Education Board Vote Targets Common Core Concerns

Sep 18, 2014 by

Addressing concerns that Common Core teaching standards were leaking into Texas’ classrooms, the State Board of Education voted Wednesday in support of amending its rules to clarify that teachers are required to teach to the state curriculum — even when teaching an Advanced Placement or International Baccalaureate course.

The vote comes after lawmakers, educators and members of the public raised objections in July that the new AP U.S. history curriculum that the College Board is introducing this year is influenced by the federal government’s Common Core — an initiative aimed to create uniform academic standards nationwide.

Three of the board’s 15 members — Democrats Ruben Cortez, Martha Dominguez and Mavis Knight — voted against the amendment, which the board will vote on again Friday and once more in November to officially institute the amendment.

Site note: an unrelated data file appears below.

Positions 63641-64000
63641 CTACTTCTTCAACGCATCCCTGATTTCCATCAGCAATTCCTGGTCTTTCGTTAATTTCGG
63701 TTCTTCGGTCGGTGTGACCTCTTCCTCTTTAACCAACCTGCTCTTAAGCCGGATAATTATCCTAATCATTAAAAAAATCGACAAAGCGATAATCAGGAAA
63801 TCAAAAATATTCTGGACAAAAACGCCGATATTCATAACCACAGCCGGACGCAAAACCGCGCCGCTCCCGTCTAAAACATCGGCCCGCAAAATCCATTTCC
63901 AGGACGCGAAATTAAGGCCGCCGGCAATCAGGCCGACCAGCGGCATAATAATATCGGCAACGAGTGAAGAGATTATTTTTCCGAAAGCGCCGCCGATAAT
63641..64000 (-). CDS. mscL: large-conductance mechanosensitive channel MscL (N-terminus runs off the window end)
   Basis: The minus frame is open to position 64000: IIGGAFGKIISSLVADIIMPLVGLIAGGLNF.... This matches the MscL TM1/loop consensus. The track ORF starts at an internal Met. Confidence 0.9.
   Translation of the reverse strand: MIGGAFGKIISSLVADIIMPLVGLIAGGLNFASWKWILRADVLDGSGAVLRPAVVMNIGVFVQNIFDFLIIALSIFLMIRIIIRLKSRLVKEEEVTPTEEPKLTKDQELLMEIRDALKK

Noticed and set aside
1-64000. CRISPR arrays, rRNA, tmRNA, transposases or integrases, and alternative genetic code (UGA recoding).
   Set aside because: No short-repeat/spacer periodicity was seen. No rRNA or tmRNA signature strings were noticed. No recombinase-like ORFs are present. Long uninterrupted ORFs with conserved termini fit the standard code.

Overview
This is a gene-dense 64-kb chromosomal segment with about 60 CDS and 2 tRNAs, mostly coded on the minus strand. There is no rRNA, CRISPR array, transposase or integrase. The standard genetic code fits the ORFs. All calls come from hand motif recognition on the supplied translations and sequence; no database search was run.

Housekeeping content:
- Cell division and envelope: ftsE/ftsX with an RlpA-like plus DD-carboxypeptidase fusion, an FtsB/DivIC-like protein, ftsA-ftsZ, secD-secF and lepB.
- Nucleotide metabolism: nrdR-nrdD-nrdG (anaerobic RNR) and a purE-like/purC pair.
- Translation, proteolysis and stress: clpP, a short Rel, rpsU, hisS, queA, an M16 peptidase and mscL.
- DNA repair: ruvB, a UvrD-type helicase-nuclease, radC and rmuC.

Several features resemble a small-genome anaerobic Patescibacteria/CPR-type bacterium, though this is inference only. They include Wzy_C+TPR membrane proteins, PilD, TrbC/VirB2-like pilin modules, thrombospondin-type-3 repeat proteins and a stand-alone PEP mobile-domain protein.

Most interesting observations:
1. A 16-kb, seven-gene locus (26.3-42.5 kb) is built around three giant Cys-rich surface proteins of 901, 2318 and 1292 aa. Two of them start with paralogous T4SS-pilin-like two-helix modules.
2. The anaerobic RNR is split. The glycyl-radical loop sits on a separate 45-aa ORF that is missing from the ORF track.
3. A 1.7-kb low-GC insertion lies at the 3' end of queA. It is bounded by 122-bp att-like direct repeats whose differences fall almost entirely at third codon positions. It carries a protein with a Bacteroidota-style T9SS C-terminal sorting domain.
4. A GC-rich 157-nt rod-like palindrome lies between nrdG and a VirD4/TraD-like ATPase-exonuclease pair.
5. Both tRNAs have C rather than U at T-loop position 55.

“This new framework and exam that is coming in is not what it was before,” Alice Linahan, a Tea Party leader with children in Texas public schools, told the board at the meeting. “You can’t align [AP testing] with the Texas TEKS. It requires that the teacher use these progressive teaching strategies.”

College Board senior education manager Debbie Pennington told the board that teachers are encouraged and taught to implement their state’s standards while teaching AP courses. The College Board has denied that its curriculum includes any Common Core materials.

via Education Board Vote Targets Common Core Concerns | The Texas Tribune.

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